‘Renaissance Rediscovered’ – the name the Walker has given to this rehang – is comprised of four gallery spaces, set roughly chronologically but with an emphasis on new narratives relating to race, gender and sexuality. In addition, a new ‘works on paper’ gallery exhibits for the first time a rotating display of the Walker’s 8,350 drawings, prints and watercolours – its inaugural incarnation includes Renaissance and baroque works by Bandinelli, Domenichino and Rubens, as well as a rather wry self-portrait by Elisabetta Sirani. At the outside of the main exhibition, meanwhile, hangs a painting by Elisabetta’s father, Giovanni Andrea Sirani – Allegory of Painting and Music is one of three new acquisitions purchased during the refurbishment, and the only painting by Sirani the elder in a UK public collection.

The Medieval Gallery displays some of the early works from Roscoe’s collection alongside cases filled with medieval ivories and Limoges enamels. A display of carved ivories – a comb found in the ruins of an English medieval convent; a mirror back displaying courtly love and an intimate Virgin and child – succeeds in bringing women’s experiences during the Middle Ages to the fore. Digital interventions are also employed with an admirable lightness of touch, as an unobtrusive screen plays close-up panning shots, revealing the remnants of paint and gilding on an ivory diptych. Additional digital projects are apparently in the works to supplement what are occasionally slightly cursory wall texts.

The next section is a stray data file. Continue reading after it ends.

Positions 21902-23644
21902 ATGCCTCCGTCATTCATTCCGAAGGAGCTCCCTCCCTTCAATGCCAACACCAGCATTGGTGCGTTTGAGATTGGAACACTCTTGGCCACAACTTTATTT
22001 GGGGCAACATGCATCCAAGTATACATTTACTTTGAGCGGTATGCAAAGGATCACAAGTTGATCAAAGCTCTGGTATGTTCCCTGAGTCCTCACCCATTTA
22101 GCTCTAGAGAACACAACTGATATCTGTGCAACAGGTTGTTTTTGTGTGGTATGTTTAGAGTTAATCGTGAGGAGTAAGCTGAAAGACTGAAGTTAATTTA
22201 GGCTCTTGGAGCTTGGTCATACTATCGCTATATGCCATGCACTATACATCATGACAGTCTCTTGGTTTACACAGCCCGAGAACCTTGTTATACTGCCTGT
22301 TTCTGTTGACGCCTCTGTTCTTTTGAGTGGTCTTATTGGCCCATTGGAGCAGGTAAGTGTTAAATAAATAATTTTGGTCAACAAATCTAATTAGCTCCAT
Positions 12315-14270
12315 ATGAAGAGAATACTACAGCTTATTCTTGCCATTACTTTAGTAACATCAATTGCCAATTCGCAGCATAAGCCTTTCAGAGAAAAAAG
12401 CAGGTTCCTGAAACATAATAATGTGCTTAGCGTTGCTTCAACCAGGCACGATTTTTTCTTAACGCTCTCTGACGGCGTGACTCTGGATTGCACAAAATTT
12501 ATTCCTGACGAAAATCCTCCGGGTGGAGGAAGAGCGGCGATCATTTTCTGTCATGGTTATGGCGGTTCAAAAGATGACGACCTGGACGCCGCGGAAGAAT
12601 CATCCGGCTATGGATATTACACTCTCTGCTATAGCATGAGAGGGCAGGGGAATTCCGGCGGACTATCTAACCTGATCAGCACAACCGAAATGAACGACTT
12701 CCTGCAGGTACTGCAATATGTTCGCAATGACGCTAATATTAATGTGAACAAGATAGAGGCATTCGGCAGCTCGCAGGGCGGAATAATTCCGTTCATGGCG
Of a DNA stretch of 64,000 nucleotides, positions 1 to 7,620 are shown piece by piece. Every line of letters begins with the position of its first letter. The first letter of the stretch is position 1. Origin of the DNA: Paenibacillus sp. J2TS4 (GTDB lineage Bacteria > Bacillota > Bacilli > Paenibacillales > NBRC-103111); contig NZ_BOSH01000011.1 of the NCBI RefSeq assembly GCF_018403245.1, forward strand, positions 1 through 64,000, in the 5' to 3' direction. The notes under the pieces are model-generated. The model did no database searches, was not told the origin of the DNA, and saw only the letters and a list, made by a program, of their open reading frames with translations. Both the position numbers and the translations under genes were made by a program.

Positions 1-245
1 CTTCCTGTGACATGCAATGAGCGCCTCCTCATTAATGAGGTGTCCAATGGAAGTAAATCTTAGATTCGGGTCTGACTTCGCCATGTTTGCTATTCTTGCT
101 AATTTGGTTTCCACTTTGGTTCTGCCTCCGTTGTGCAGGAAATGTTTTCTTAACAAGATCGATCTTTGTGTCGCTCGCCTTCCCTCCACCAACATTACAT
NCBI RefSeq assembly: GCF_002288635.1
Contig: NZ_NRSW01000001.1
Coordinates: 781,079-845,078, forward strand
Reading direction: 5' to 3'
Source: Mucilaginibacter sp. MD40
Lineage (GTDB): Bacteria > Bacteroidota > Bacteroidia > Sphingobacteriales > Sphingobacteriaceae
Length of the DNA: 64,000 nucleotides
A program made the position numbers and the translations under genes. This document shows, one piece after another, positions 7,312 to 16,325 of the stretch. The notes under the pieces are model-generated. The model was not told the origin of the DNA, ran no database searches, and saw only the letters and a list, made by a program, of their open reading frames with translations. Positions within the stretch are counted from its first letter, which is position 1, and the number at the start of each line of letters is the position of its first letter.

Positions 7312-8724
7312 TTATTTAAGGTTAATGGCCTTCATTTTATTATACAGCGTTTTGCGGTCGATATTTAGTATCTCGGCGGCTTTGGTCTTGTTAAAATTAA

Henry VIII (1537), from the workshop of Hans Holbein the Younger. National Museums Liverpool/Walker Art Gallery

Walking through to the second gallery we are greeted by a fabulous informal triptych: Henry VIII, the earliest surviving version (alongside that at Petworth) of Holbein’s lost Whitehall portrait, is flanked by Nicholas Hilliard’s ‘Pelican portrait’ of Elizabeth I and a portrait of Margarite of Navarre attributed to Jean Clouet. Beside these lavish Tudor and Valois portraits is a display of Renaissance jewellery bequeathed to the gallery by the 19th-century goldsmith Joseph Mayer. This interplay between the lavish portraits and jewels is elegantly done, allowing visitors the chance to make their own connections.